Yes, there is an essense of a library. And no, Google does not come close. But Michael is right to focus on actions instead of essenses. And here, as well, I would argue that yes, libraries do many things that Google can and will not.
There are serious ideological and practical distinctions that make libraries libraries and librarians librarians. And all the algorithms in the world are not going to replace them.
And he quotes this argument approvingly, in which the author distinguishes between rhetorical appeal to libraries and a “real” fair use argument.
I’m not a professional librarian, and I didn’t train at library school or in IS, so I don’t have a professional librarian’s sense of mission. I like libraries. But I have to ask some questions — both in order to make some sense of where Google (and Google Print) fits, and to figure out what a “real” fair use argument looks like.
If there is an “essence” of library, then: Can a library charge a membership fee and still be a library? Can a library charge a fee for borrowing materials and still be a library? Can a library not have an index or a catalogue and still be a library? Is a library a thing? Is a library a physical place? Is a library a practice?
My gut tells me that “libraries” are things and places and practices, all at the same time, and that membership and borrowing fees and absences of catalogues are all acceptable. Maybe the common thread is that the library maintains some permanent inventory of informational material, such that people are expected to return anything they use, and they are expected to return it intact. In social science speak, libraries play certain institutional roles in the information ecology; librarians, as custodians of those roles, manage their boundaries. But a library doesn’t need to be a physical place; we have offline digital “libraries” and online “libraries.” Maybe boundedness is the key element: for reasons of space and time and subject matter, libraries don’t collect everything — they are, in principle, selective, and a “librarian” does the selecting.
Is this really “essence of library,” taken from the librarian’s perspective? It is if we use our definition of “librarian” extremely expansively. We all build our own “libraries” of books and music, and of course the Betamax litigation gave us the ugly “librarying” neologism for videocassettes. I am my own librarian. If so, then “essence of library” isn’t a helpful construct, I think, since it trivializes the professional discipline that we call librarianship. Better, instead, to set aside the “essence of library” construct and to adopt a different perspective altogether. I don’t mean to disparage hardworking librarians, but I do want to suggest that the category “library” is better understood from the standpoint of how information users and consumers experience information works, in collections and otherwise, rather than from the standpoint of those who collect, present, and manage the works. That perspective unifies my colloquial use of “library” to talk about my bookshelf, and the publicly-managed collection of books and DVDs down the street, and university collections that don’t admit the public. As an information user or consumer, I regard anything that I experience as a subject matter/space/or time-limited collection of information works as a “library.”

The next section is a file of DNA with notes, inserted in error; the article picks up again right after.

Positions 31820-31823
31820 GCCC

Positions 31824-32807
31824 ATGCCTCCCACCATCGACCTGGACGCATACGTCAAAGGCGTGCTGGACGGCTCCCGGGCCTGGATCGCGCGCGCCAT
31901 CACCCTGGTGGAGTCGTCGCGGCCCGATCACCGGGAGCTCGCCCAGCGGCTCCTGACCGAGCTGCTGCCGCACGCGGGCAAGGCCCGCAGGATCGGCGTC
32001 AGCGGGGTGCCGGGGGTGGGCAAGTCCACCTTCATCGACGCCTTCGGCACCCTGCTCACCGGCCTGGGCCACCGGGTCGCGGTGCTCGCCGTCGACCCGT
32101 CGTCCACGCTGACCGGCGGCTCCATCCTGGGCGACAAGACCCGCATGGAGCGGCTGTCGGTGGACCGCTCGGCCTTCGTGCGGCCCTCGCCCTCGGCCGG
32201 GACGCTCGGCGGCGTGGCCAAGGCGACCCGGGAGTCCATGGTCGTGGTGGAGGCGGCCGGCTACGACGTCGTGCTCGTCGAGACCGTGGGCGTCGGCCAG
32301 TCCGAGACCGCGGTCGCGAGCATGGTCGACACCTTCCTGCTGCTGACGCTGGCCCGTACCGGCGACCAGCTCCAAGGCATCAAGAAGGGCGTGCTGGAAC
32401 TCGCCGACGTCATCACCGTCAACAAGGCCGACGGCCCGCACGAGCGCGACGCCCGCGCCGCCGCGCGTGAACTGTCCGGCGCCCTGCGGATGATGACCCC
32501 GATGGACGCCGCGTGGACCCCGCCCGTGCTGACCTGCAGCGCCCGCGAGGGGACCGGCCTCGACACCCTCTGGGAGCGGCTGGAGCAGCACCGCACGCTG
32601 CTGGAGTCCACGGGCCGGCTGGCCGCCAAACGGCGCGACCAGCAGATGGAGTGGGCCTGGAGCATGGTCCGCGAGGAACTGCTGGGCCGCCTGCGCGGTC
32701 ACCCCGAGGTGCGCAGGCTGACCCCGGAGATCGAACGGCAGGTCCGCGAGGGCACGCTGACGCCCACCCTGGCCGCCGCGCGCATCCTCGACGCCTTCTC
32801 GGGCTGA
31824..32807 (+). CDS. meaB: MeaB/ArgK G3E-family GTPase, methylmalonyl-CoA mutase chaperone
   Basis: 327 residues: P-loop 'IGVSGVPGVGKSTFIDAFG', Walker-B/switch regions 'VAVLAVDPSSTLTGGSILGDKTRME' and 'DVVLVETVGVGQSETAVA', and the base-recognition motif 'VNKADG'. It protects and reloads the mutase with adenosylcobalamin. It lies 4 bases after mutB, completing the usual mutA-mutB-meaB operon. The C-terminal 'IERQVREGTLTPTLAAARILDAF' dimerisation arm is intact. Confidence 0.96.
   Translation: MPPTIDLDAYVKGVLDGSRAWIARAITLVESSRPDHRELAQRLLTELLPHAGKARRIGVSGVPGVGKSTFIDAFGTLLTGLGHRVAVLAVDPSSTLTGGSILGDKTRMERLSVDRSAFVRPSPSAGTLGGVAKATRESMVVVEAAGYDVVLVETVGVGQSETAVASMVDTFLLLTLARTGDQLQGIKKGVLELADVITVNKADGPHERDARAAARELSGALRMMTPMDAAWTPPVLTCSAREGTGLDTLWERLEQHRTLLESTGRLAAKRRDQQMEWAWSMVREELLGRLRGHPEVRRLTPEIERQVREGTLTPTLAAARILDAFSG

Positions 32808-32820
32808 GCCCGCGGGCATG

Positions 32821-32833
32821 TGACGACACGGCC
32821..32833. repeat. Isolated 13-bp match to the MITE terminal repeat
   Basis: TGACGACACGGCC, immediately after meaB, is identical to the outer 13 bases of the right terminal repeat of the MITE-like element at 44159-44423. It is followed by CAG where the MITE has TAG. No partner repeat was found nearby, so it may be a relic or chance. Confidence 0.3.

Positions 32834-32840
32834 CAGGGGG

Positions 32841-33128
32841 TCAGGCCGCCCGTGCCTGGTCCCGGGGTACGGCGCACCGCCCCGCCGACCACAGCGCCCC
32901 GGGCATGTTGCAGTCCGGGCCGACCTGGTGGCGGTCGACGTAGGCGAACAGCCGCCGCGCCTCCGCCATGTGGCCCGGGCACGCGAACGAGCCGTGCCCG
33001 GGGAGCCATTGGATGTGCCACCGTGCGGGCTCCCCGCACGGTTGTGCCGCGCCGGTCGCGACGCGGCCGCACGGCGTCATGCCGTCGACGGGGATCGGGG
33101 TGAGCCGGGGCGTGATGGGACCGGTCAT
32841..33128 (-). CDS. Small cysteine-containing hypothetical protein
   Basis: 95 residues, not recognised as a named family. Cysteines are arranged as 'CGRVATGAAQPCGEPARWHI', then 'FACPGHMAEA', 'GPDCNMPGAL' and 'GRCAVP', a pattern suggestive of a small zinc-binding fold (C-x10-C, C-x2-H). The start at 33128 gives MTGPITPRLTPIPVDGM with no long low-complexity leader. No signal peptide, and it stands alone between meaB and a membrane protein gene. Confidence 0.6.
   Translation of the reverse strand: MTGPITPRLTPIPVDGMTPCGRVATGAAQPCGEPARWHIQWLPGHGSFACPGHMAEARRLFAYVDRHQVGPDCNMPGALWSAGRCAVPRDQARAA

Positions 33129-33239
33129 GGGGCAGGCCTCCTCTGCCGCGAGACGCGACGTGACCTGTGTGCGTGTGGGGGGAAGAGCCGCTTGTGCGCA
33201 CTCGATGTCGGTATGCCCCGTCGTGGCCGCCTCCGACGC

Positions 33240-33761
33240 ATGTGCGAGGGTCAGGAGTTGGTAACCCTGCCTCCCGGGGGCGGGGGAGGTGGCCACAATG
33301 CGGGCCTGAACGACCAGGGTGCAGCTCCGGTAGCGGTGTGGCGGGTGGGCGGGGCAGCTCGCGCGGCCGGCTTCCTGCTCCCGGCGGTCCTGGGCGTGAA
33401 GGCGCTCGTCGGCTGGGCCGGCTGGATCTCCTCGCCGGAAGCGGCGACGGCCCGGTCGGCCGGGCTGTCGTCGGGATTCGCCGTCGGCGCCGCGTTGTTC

What does that have to do with Google, and what does it have to do with fair use?
As far as Google Print is concerned, it turns the question around. In addition to asking “What is Google doing?,” we also ask: “How do we experience the material that Google Print is creating?” (This takes me back to Siva, whose work is all about celebrating how network technologies expand opportunities to experience information. P2P, for example, undercuts the experiential sense of libraries in the sense that we no longer regard the universe of information works as fixed and bounded.) Do we experience Google Print content as we experience other collections that we regard as libraries, or do we experience that content as we experience the Web — a functionally unlimited aggregation of data? Right now, the answer to that question has to rely on intuition and speculation. My money is on the second option, but in the end: who knows?
And as far as fair use is concerned, I don’t think that this sort of analysis is distracting at all; I think that it gets at the heart of the problem. As a copyright lawyer I’m always skeptical of characterizing an argument as an “authentic” or “real” form of argument. Copyright is too plastic (to borrow someone else’s word), and it operates at too many levels, for all that. “Google is doing what a librarian does” is a perfectly valid form of fair use argument — the case reporters are filled with fair use decisions that are framed this way — even if at the end of the day I think that the argument likely fails on the merits. Non-lawyers who encounter the fair use statute are tempted, understandably, to treat the text as filled with magic words (and as improved by magic words supplied by the Supreme Court, like “transformative”). The magic words are almost uniquely unhelpful, either as guides to what courts actually do, or as guides to what courts should do.